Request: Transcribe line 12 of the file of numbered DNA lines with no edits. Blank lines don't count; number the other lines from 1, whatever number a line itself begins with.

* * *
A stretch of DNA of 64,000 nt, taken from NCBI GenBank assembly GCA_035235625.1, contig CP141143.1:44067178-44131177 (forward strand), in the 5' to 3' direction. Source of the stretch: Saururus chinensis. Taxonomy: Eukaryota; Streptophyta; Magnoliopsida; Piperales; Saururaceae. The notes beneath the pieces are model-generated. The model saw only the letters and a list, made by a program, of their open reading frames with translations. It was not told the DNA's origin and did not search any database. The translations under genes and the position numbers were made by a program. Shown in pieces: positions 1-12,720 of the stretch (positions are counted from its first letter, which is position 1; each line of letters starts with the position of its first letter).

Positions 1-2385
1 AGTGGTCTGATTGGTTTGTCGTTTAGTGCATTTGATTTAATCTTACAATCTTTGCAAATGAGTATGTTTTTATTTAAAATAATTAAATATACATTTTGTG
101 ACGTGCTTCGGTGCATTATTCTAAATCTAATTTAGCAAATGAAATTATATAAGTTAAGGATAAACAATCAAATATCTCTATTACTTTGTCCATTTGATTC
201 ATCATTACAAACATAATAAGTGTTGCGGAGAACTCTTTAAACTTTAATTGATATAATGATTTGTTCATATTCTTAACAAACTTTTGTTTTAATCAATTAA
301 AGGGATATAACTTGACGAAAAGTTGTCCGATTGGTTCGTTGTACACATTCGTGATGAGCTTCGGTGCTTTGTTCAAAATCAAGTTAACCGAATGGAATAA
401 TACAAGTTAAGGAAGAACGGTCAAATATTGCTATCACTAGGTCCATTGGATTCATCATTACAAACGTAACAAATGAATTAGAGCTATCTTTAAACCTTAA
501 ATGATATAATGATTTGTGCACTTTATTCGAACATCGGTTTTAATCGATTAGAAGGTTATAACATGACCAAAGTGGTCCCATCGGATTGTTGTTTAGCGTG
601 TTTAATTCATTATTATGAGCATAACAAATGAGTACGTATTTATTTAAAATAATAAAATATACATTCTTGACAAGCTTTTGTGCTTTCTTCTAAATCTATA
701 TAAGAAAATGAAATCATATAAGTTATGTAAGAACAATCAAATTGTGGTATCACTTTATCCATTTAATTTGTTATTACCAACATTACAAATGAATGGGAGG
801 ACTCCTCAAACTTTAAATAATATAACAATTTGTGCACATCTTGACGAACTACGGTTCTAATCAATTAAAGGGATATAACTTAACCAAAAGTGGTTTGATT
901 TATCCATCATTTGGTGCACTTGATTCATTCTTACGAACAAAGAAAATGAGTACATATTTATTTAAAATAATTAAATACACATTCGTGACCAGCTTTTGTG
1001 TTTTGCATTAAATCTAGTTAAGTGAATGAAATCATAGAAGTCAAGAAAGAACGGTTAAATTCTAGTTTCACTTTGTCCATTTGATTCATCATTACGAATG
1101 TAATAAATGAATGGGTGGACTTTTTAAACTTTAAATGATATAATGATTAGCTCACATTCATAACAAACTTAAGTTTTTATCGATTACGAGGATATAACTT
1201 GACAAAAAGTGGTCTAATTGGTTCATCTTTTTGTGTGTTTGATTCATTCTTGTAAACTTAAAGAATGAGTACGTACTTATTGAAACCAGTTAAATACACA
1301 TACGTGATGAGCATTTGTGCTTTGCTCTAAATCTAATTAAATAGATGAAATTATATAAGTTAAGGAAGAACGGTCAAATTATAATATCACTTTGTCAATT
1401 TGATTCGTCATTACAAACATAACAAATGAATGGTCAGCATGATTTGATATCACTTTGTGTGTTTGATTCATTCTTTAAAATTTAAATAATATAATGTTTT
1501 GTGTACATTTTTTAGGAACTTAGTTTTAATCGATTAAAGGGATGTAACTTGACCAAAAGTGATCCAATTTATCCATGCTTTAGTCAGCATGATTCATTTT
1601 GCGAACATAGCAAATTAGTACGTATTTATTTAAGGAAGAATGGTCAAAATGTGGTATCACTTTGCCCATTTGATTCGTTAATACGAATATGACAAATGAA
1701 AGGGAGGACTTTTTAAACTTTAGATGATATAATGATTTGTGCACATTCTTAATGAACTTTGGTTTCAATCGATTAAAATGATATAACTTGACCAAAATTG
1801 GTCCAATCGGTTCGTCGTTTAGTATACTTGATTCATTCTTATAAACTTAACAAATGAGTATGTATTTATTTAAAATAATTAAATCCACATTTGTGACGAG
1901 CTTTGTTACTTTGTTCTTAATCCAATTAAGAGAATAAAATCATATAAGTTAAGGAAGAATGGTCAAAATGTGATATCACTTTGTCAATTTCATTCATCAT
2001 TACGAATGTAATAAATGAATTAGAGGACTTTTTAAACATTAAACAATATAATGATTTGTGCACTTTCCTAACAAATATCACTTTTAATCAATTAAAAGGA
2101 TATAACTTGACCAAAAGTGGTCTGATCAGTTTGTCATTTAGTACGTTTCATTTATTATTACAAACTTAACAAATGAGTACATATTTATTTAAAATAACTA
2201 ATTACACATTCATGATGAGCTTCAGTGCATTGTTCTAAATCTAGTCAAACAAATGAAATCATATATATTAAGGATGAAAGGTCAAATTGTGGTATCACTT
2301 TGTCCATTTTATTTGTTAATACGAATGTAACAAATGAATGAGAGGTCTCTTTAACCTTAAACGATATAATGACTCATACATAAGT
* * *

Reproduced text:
901 TATCCATCATTTGGTGCACTTGATTCATTCTTACGAACAAAGAAAATGAGTACATATTTATTTAAAATAATTAAATACACATTCGTGACCAGCTTTTGTG